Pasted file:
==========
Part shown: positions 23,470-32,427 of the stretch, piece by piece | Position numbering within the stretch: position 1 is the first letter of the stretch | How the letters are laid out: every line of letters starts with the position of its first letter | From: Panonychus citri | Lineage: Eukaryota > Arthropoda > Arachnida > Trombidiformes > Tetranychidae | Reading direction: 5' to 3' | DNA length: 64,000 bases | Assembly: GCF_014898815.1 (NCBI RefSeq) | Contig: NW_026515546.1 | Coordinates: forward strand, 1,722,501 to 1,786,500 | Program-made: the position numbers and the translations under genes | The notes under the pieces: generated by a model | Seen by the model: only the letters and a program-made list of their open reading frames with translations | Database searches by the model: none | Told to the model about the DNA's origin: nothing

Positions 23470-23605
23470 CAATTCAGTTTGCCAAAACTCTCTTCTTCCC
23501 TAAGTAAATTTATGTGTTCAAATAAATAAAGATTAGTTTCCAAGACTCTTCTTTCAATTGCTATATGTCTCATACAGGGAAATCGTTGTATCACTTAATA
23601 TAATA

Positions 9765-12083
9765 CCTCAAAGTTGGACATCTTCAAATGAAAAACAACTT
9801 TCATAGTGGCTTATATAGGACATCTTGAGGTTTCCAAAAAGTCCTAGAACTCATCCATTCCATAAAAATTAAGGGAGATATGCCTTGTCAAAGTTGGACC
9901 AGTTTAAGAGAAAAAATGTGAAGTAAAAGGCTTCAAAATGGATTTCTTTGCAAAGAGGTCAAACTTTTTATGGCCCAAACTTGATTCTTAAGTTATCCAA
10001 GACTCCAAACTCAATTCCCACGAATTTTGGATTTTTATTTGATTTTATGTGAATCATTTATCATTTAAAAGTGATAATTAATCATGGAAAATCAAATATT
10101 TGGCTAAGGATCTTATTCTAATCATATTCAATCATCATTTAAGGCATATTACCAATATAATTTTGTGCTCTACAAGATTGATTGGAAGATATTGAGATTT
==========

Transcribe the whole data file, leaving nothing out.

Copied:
Part shown: positions 23,470-32,427 of the stretch, piece by piece | Position numbering within the stretch: position 1 is the first letter of the stretch | How the letters are laid out: every line of letters starts with the position of its first letter | From: Panonychus citri | Lineage: Eukaryota > Arthropoda > Arachnida > Trombidiformes > Tetranychidae | Reading direction: 5' to 3' | DNA length: 64,000 bases | Assembly: GCF_014898815.1 (NCBI RefSeq) | Contig: NW_026515546.1 | Coordinates: forward strand, 1,722,501 to 1,786,500 | Program-made: the position numbers and the translations under genes | The notes under the pieces: generated by a model | Seen by the model: only the letters and a program-made list of their open reading frames with translations | Database searches by the model: none | Told to the model about the DNA's origin: nothing

Positions 23470-23605
23470 CAATTCAGTTTGCCAAAACTCTCTTCTTCCC
23501 TAAGTAAATTTATGTGTTCAAATAAATAAAGATTAGTTTCCAAGACTCTTCTTTCAATTGCTATATGTCTCATACAGGGAAATCGTTGTATCACTTAATA
23601 TAATA

Positions 9765-12083
9765 CCTCAAAGTTGGACATCTTCAAATGAAAAACAACTT
9801 TCATAGTGGCTTATATAGGACATCTTGAGGTTTCCAAAAAGTCCTAGAACTCATCCATTCCATAAAAATTAAGGGAGATATGCCTTGTCAAAGTTGGACC
9901 AGTTTAAGAGAAAAAATGTGAAGTAAAAGGCTTCAAAATGGATTTCTTTGCAAAGAGGTCAAACTTTTTATGGCCCAAACTTGATTCTTAAGTTATCCAA
10001 GACTCCAAACTCAATTCCCACGAATTTTGGATTTTTATTTGATTTTATGTGAATCATTTATCATTTAAAAGTGATAATTAATCATGGAAAATCAAATATT
10101 TGGCTAAGGATCTTATTCTAATCATATTCAATCATCATTTAAGGCATATTACCAATATAATTTTGTGCTCTACAAGATTGATTGGAAGATATTGAGATTT